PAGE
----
As quick as it was, we had a fantastic experience in Moab. But, with any road trip, it was on the road again! Our destination for the day – Lake Powell. We had no idea where we were going to stay, so I spent most of the drive researching campsites. We found an amazing little spot across the street from Lone Rock Beach Campground. The road into the dispersed area was in Utah, but where we pitched, ended up being back in Arizona. It was funny going back and forth across the border, especially with Arizona being an hour behind.
Dropping into Arizona: Camping and natural beauty on Lake Powell
We loved the spot we found and could see the lake and even Lone Rock itself from our site. With little time to enjoy the surrounding area, we decided to stay a second night. We were worried about taking our car into the sands of Lone Rock Campground, but we scoped it out and decided to give it a shot.
Night 1 at beautiful Lake Powell
Our second day in Lake Powell included our main reason for the stop – kayaking. We walked down to the beach to put-in and enjoyed most of the day in the water. I loved that there was every type of water sport going on and yet everyone could still enjoy their own activity.
We packed up the kayaks in the late afternoon to head back to camp and cook up some dinner. When we returned, we had an unexpected guest. We accidentally left a little crack in our tent door and a lizard had decided it wanted to join us. It was a process getting it out, but we eventually managed its escape. After dinner and the excitement of our lizard friend, we enjoyed another relaxing evening of cold beer and a warm summer sunset.
It doesn't get much better!
Our own chunk of Lone Rock Campground
Back in 2018, I spent most of the year working in Phoenix. I did tons of exploring of the state and always tried to go somewhere new. My friend loves scary movies and ghost towns, so I knew I wanted him to experience the town of Jerome. We drove through the forest and beautiful Sedona, before grabbing lunch at Haunted Hamburger.
During my time in Phoenix, I also traveled to Albuquerque for work. They have a decent craft beer scene and we decided that’s where we would end up for the evening. We found a beautiful free spot in the mountains and were very excited for the evening ahead. However, as we made our way toward Flagstaff, I came up with the idea of grabbing a hotel for the evening. I pulled up HotelTonight and found a great deal. A shower and real bed were just what we needed. We were disappointed that much of downtown was closing early, but we were able to recoup and plan for the following day.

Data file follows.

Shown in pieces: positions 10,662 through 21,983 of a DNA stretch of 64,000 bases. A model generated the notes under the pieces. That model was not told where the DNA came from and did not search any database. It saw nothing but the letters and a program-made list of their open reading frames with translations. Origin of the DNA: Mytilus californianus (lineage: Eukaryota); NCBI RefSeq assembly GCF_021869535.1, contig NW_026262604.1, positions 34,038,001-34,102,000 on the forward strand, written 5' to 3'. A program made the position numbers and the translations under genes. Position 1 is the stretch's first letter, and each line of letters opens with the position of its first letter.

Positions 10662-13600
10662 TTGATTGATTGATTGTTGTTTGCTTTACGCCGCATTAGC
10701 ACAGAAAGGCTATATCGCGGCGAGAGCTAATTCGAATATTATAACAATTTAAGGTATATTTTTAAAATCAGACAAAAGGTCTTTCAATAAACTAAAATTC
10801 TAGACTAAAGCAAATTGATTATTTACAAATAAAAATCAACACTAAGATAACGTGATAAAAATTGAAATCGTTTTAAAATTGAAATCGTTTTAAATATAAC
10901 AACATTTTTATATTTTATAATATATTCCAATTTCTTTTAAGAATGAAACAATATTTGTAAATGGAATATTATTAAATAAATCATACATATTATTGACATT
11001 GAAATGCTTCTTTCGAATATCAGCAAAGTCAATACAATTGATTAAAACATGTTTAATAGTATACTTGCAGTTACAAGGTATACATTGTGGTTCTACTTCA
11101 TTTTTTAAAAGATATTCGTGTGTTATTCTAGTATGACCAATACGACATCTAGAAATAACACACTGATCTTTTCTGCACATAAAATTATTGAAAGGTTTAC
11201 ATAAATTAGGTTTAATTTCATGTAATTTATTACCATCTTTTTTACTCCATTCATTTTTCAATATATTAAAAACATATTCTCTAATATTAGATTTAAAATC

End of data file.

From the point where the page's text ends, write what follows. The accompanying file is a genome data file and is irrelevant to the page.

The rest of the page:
Roadside Attractions on Route 66
The plan – Route 66 site-seeing, while en-route to Albuquerque! Two Guns, Winslow, Wigwam Motel and Petrified Forest were all spots we hit throughout the rest of Arizona.
Standin' on the Corner in Winslow, Arizona
That 'ole 66
Route 66 through Petrified Forest National Park
One very interesting thing about this trip was seeing how different areas were handling the COVID crisis. The areas we visited in Arizona took very mild precautions and then we crossed into New Mexico… About a mile passed the state line, signs started announcing a 14-day quarantine for all incoming travelers. We quickly realized the state was pretty much in a stay-at-home order. We sadly had to toss our Albuquerque plans and Amarillo was now the destination.
The Route 66 MidPoint
We were excited to get some Mexican food in Gallup, but didn’t end up eating dinner until Amarillo. We grabbed some burgers and agreed that we would just drive through the night. We were facing our least-planned part of the trip yet. The Ozarks came up multiple times and we focused on driving in that direction. We hit a rest stop for a few hours and then he decided to start driving. I slept for a couple more hours and then we swapped, just past Oklahoma City. After a long night and day of driving, we made it to the Longshoal Campground in the Ozarks.
This ended up being our last stop of the trip. We finally got our Mexican food, although I don’t think the Missouri version compares to New Mexico. After setting up camp, I hit the showers and we finished off the beers we collected along our way. A fire by the lake, while we reminisced on our adventure and almost 20-year friendship was the perfect way to end this getaway.
Our last campsite
A beautiful ending to a beautiful trip!
I hope my story can be informative for a future trip and I would love to answer any questions. There are so many different things to see and experience across this country, and these little roadside quirks are a great way to break-up a long drive. This was an incredible and unique journey for me. I had done some solo traveling in the past, but never in this way. It was difficult at times, but always a thrill. Having the ability to change plans on the fly, have no absolute destination or timeline, and seeing America in a different way, was truly a treasure.